Katiba Institute partnered with Jukwaa la Katiba Tanzania(JUKATA) to host a meeting on constitutional term limits on 24 November 2024 in Dar es Salaam. The meeting sought to enhance understanding of the importance of constitutional term limits to promote good governance. It was also an opportunity to promote public conversation on the issue of term limits in the East Africa region.
Katiba Institute provided background and context of the term limits project, highlighting the initiative’s importance in Africa. In 2019, The National Democratic Institute launched the Term Limits Initiative to promote support for presidential term limits across sub-Saharan Africa through high-level advocacy and citizen mobilisation. Since 2019, Katiba Institute has been undertaking activities mainly targeting the East African region. The activities include webinars, online campaigns, and meetings with journalists, civil society organisations, academia and the youth.
The meeting was relevant even though Tanzania has consistently respected the presidential term limits as provided by the Constitution. In 2019, some ruling party members proposed extending the presidential term from 5 to 7 years. This was the second time such a proposal was made in many years. In addition, various stakeholders have active discussions about constitutional reforms in the country, and term limits are one key area.
Dr. Ananilea Nkya, the Board Chairperson of JUKATA, emphasised the importance of conversations around democratic governance and challenged participants to be involved and contribute to such discussions. She said that failure by civil society and the public to participate in discussions, such as those of constitutional reforms, is a threat to democracy.
Mpale Mpoki, an advocate in Tanzania, underlined the importance of controlling power as a critical aspect of democracy. He took participants through Tanzania’s history in the context of control of power. One notable concern is the dominance of one political party – despite having a multiparty democracy in Tanzania since 1995, the Chama Cha Mapinduzi(CCM) has remained in power ever since. He noted that the situation affects the effectiveness of parliament where there is no accountability by the ruling party.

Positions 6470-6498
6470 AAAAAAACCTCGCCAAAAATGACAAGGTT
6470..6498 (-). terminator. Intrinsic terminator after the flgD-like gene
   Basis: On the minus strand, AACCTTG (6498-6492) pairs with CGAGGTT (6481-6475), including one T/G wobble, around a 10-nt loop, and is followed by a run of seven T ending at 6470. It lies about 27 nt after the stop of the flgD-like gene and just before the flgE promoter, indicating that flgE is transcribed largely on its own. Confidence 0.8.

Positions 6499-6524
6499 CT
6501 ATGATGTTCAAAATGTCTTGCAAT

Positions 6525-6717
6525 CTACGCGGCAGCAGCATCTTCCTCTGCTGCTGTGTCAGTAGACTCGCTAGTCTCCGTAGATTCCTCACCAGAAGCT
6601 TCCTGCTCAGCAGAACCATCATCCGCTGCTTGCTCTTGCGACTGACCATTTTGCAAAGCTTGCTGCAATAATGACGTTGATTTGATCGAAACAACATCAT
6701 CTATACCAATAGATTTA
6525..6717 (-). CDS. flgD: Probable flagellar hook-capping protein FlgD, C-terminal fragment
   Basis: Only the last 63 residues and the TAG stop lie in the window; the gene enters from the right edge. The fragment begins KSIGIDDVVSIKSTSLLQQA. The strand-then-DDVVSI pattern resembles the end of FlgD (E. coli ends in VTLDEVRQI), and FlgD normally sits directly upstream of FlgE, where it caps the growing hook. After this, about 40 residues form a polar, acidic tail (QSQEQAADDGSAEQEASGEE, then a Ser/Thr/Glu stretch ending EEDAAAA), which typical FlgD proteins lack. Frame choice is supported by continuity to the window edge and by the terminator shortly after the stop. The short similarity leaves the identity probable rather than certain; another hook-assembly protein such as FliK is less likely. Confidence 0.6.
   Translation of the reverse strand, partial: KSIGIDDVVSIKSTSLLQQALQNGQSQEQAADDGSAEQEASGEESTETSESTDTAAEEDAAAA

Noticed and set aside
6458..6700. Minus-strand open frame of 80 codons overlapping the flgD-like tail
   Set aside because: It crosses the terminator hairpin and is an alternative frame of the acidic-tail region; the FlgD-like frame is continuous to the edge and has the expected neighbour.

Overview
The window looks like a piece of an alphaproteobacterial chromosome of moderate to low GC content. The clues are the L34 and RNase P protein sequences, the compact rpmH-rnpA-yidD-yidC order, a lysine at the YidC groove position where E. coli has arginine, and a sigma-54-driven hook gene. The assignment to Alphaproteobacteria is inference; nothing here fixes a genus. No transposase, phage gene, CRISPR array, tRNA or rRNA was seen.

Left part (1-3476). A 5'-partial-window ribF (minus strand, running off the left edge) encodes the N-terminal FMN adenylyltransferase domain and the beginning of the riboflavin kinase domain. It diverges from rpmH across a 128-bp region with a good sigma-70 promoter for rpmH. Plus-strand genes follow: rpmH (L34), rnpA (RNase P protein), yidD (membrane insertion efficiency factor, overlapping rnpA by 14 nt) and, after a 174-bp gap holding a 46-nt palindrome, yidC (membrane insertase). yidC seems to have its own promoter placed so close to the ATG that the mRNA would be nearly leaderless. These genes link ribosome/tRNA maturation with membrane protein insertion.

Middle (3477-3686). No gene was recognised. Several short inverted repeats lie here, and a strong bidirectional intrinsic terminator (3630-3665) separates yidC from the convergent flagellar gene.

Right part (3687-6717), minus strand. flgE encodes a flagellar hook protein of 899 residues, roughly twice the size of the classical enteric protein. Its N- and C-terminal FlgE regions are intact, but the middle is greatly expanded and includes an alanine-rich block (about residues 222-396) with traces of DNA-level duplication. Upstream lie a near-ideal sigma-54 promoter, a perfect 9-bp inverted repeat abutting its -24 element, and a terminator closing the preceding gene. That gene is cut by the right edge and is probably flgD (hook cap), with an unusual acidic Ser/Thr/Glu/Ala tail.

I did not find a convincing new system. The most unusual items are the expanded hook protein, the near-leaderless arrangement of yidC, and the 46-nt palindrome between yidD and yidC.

While calling for solid independent institutions, Mpale emphasised the need for an effective judiciary.
“An effective Judiciary brings about checks and balances for both the parliament and the executive,” Mpale observed.
He urged the media and civil society organisations to continue playing their active roles in defending democratic values in society.
Other issues raised during the discussions addressed a threat to media freedom and civic space. Participants raised concerns over introducing some laws, which they said are steps to curtail media freedom and civic space. These laws include the Cyber Crimes Act, The Tanzania Communication and Regulatory Authority Act and other laws that touch on the registration and operations of Non-governmental organisations
Participants appreciated the importance of the discussions on control of power. They expressed a collective commitment to contribute to the democratic process actively and pledged support initiatives aimed at strengthening governance structures. They encouraged continued education and awareness campaigns to empower citizens with knowledge about their democratic rights and governance issues in general.
“It is important to have these conversations so that citizens know the importance of term limits and therefore are not manipulated about it at any point.” a participant noted.
Bob Wangwe, JUKATA’s Executive Director, reiterated the importance of sustained collaboration between organisations, governments, and citizens to uphold democratic values. He said that the conversation on constitutional term limits and control of power could not have come at a better time as Tanzanians discuss the issue of constitutional reforms.